As a mechanic when you are out and about you inevitably hear the sound of a starter cranking over an engine that is refusing to start. If you are at the lake it may be a boat engine. If you are in a parking lot it may be a car or truck.
In most cases a long cranking starter is being abused. The engine is probably not going to run and the extended time spent with the starter working is only serving one purpose. It will either wear out the starter or more fortunately discharge the battery enough that the starter does not have to suffer any more abuse. That is until the inevitable do-gooder offers a jump start.
If only we all could be a little more logical. If your engine was always starting on cue and now it is not, there is a problem. Continuing to crank the engine over without attempting some type of logical testing and diagnosis is really serving no purpose but the inevitable demise of your starter and/or battery.
At this point I feel I must define the terms “cranking” and “starting” and “running”. They are often misunderstood.
In order for your vehicle’s engine to start running it must be physically rotated by an outside force at a speed quick enough to allow combustion to take place. This is cranking and it is performed by an electromechanical device called a starter.
When you initiate the cranking process while turning the key, pushing a button, or pulling the cord (lawnmower) you are attempting to start the engine. At a certain cranking speed combustion results when the air fuel mixture within the engine’s cylinders can self ignite (diesel) or ignite by spark (gasoline).
The ignition of the fuel/air mixture causes explosions within the engine that start it rotating on its own. Starting is the onset of combustion combined with the outside work of the pull cord or electro mechanical starter. At this point the engine still requires outside force to keep turning.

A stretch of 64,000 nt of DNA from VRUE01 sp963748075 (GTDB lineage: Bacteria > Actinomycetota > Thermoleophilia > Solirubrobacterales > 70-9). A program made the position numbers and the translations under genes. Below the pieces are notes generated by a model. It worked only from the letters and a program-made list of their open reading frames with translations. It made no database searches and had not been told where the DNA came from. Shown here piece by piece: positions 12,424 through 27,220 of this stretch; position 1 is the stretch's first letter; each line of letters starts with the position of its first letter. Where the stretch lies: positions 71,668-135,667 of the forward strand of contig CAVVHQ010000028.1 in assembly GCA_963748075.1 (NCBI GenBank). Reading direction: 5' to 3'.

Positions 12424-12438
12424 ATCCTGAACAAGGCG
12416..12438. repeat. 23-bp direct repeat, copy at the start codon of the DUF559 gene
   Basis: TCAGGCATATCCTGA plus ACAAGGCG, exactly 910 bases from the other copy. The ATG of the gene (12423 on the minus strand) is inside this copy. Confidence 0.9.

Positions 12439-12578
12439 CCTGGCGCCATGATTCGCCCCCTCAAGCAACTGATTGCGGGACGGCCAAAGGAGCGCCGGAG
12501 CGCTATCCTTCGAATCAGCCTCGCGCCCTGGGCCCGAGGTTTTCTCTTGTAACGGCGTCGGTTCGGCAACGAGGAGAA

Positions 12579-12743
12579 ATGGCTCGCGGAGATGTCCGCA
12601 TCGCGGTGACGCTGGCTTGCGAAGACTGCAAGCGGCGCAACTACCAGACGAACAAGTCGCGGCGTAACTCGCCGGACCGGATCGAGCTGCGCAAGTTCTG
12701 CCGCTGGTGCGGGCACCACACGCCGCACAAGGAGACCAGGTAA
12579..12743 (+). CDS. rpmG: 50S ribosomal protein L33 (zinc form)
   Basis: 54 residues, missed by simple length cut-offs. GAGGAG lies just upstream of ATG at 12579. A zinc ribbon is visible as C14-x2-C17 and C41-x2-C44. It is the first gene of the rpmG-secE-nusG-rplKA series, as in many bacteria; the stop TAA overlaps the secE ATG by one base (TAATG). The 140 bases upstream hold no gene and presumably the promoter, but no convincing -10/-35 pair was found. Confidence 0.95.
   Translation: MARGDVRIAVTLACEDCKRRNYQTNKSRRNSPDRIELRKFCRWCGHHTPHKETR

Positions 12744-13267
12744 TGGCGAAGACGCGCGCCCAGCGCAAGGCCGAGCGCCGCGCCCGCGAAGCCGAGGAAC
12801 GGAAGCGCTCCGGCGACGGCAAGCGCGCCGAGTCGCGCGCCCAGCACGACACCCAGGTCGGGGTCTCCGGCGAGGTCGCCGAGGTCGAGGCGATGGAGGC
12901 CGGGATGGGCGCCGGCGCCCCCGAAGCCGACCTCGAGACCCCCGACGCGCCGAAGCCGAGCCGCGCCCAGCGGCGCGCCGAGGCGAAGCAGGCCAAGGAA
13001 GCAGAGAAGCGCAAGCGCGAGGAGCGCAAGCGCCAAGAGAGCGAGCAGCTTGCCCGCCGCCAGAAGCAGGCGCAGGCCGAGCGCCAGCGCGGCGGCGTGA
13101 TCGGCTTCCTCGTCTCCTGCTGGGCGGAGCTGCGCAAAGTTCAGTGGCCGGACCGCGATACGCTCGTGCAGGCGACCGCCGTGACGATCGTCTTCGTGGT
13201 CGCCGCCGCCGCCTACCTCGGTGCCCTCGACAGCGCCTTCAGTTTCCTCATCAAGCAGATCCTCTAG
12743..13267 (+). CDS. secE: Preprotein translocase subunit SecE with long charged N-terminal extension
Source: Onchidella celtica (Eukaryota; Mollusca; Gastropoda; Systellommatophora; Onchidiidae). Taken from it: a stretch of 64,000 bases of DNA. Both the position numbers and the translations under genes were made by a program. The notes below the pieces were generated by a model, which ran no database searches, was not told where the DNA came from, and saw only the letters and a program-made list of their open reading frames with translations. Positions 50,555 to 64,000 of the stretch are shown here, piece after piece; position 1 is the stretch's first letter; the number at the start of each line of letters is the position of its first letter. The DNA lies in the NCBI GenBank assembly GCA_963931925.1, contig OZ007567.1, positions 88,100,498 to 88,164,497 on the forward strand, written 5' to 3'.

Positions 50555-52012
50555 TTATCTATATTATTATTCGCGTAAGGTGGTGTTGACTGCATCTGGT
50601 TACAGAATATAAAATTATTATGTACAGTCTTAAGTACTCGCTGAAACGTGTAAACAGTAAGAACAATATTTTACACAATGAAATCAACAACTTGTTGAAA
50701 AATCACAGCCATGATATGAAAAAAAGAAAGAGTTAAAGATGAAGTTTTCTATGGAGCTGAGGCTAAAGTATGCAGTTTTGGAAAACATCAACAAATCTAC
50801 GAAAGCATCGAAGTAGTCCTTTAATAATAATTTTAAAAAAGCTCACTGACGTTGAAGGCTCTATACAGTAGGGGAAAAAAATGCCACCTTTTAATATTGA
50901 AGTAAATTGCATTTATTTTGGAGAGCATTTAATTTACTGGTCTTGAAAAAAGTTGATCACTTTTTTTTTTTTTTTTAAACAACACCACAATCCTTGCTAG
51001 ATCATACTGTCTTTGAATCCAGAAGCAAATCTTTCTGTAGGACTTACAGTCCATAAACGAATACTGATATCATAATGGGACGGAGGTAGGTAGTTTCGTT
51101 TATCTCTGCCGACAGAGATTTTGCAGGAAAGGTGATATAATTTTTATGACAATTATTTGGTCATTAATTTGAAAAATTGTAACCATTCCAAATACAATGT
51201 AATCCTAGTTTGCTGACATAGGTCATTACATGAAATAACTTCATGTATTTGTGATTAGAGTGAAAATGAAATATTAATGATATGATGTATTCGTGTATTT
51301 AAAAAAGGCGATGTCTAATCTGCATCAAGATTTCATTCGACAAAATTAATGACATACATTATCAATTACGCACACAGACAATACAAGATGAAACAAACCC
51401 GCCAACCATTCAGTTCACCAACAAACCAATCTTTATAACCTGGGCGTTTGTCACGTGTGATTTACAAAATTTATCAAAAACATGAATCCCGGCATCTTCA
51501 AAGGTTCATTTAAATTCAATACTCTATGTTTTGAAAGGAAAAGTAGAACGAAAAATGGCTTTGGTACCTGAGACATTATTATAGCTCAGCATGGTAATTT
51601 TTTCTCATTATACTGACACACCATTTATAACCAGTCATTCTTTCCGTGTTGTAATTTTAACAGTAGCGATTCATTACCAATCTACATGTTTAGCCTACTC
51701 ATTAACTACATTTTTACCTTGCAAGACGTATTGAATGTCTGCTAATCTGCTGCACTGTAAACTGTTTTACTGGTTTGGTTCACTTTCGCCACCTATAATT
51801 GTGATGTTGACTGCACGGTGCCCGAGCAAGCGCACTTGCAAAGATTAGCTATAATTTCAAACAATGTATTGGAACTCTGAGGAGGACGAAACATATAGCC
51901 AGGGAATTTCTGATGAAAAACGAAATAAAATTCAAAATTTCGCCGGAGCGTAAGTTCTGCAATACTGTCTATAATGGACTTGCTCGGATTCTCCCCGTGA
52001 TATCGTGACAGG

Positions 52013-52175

As the engine reaches a point where it will continue to turn on its own power it is running. All is well. Understood? I hope.
So as you turn the key to the start position (push the button or pull the cord) you should hear cranking. If the battery and starter are good the cranking should be fast enough to start combustion. If the engine just cranks at a normal speed longer than normal with no change in sound you have a problem that likely will not be solved by continuing in the cranking mode.
The engine is missing one of the prerequisites to initiate starting. These are the proper mixture of air and fuel compressed to a high enough pressure to be ignited by a spark (gasoline engine) or self ignited (diesel).
Instead of continuing to crank and crank and crank, stop and think. Do I have fuel in the tank (look at the gauge, unscrew the lid (lawnmower, motorcycle, weedeater))? Lift the hood. Is anything obvious in the way of letting air into the engine? What are the instrument warning lights telling me. Open up your owner’s manual. Is the immobilizer light blinking?
Yes, a little detective work is in order. I don’t want to have to sell you a starter and a battery before getting to the original problem.